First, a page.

New Sensations: Just In Time For Summer, Here’s Some Fresh Mope-Pop, R&Bleak And Swedish Ice
New Sensations is our semi-regular roundup of emerging acts you oughta know.
In rap, there’s always competition in the lower ranks, and the biggest stars tend to have the most unhealthy competitive streaks, always paranoid some up-and-comer is scheming to topple them. It’s like Game Of Thrones, with so many storylines and alliances and slights and regional loyalties, and it’s nearly impossible to keep track of all the players. In the pop sphere, things don’t seem to be so interconnected (despite the era of constant star collaborations). You really only see gamesmanship in the upper echelons, with the diva rivalries and shade wars. Newcomers are above (well, below) the fray, largely off on their own islands and maybe only making a splash when a diva’s galleon swings by for a co-write or supporting slot on tour.
Is one system better or worse? I dunno. It’s like comparing GoT and its ever-changing network of protagonists with The Simpsons and its small group of main characters and sub-universe of ancillary ones. Hip-hop has a thriving middle tier, so that there are multiple angles for scrappy young guns to plot their rise and play the chess game, but pop’s system certainly seems to be weighted against new names. When there’s virtually no middle class, it’s tougher to make the leap.
So here’s our latest attempt to boost five new names so they don’t get lost in the shuffle.
Born in Nigeria, based in London, Oyinda works with a lot of textures but pulls them all together in such a sleek package that at first it seems like just another smooth dose of future-R&B. But these are aggressive arrangements, with soul vocals and pop hooks getting pelted by techno and no-wave shrapnel. Oyinda had a hand in producing “Flatline” and “Never Enough,” and she directed the latter’s visual, which was inspired by the “Single Ladies” video. Both are off her sophomore Restless Minds EP, out June 10 on her own Blood & Honey label.
Imagine the so sad today account set to twinkling electronics and gloriously forlorn vocals, and you’ve nailed Trace’s emotional and aural wavelength. She’s making the rare type of mope-pop that’s so exhilarating it makes you wish you were going through a breakup just so you could ~really~ ~feel~ everything.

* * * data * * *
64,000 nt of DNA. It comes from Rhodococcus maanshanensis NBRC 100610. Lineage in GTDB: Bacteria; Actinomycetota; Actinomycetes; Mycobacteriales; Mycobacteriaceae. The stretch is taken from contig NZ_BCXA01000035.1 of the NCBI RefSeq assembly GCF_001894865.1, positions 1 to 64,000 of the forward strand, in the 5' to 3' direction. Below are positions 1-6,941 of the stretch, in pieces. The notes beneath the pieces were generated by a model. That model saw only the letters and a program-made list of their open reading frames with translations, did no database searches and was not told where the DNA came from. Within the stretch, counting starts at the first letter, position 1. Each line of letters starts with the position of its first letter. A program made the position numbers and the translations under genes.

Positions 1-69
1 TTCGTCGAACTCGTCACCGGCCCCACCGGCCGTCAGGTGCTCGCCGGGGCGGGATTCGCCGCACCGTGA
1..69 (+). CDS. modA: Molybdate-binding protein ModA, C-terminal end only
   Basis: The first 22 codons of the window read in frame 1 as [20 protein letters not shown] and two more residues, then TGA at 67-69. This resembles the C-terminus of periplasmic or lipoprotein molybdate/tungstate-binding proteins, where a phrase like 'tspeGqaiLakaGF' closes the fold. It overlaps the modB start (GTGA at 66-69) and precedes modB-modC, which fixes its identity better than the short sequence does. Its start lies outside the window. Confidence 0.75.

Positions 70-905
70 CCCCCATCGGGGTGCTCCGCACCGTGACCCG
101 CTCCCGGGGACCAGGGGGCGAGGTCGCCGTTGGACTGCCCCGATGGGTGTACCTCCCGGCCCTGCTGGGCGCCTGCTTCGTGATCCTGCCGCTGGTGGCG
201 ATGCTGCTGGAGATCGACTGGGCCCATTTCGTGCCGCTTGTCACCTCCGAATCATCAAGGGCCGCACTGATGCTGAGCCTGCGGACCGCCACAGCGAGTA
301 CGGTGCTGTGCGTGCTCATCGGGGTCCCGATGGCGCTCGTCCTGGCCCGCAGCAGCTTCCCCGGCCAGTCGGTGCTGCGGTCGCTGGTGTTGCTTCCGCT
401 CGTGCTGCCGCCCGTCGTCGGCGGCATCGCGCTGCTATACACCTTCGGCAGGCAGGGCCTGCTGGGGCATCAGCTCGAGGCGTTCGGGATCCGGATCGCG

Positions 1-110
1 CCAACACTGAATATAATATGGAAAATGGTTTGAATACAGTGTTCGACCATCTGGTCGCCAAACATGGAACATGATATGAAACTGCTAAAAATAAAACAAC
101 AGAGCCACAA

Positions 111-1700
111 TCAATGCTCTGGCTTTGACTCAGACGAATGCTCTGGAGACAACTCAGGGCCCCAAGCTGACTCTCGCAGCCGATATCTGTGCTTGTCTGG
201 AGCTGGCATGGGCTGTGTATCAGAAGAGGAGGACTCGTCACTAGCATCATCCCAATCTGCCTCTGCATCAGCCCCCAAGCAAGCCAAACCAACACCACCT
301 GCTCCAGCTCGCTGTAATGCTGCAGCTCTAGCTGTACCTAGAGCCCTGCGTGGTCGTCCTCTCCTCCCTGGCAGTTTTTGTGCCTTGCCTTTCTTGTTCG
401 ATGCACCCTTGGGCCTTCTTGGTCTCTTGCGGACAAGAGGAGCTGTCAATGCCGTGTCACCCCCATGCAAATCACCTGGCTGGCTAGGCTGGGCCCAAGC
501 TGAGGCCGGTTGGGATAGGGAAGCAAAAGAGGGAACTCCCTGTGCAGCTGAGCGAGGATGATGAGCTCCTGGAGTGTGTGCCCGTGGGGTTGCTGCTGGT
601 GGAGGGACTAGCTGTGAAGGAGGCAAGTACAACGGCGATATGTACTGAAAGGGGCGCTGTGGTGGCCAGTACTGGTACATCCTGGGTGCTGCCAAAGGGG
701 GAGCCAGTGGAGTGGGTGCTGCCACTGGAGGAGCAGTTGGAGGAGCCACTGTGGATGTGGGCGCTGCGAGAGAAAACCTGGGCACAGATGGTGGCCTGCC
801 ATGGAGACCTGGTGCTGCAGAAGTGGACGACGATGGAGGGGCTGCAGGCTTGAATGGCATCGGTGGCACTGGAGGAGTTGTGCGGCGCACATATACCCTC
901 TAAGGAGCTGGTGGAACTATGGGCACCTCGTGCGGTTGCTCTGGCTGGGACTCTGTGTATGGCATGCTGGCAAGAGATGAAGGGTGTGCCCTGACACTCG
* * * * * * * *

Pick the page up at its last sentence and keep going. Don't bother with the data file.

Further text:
American musician Rose Suau and Swedish musician Johan Angergård were pen pals — as in legit, writing letters to each other across the Atlantic pen pals. Eventually they graduated to email, and ultimately decided to use those same internet capabilities to make music together in 2015, having never met in person. It’s got all the keywords: Sweden, computers, female singer. Both these songs are off their just-released debut EP Tryst.
So you’re watching Mad Max: Fury Road and you remember that, oh yeah, a lot of CGI is total butt and when someone masters real, tangible effects it can be much more arresting. There’s a similar experience listening to Raveena’s summery soul tunes. The Brooklyn singer’s placid vocals are the kind you hope to — but never actually do — hear in a jazzy cocktail lounge, and the boom-bap production from Everett Orr is so sumptuous and sweeping and warm it’ll get you talking like an old head, wondering why nobody raps over music like this anymore.
This Londoner’s weightless coo sounds like the halfway point between Kate Bush‘s chilly ethereality and the yearning soprano of Natalie Prass. Debut track “Vapour Trails” is a lovely mist of a song befitting its title, and likewise new tune “Faultless” lives up to its name.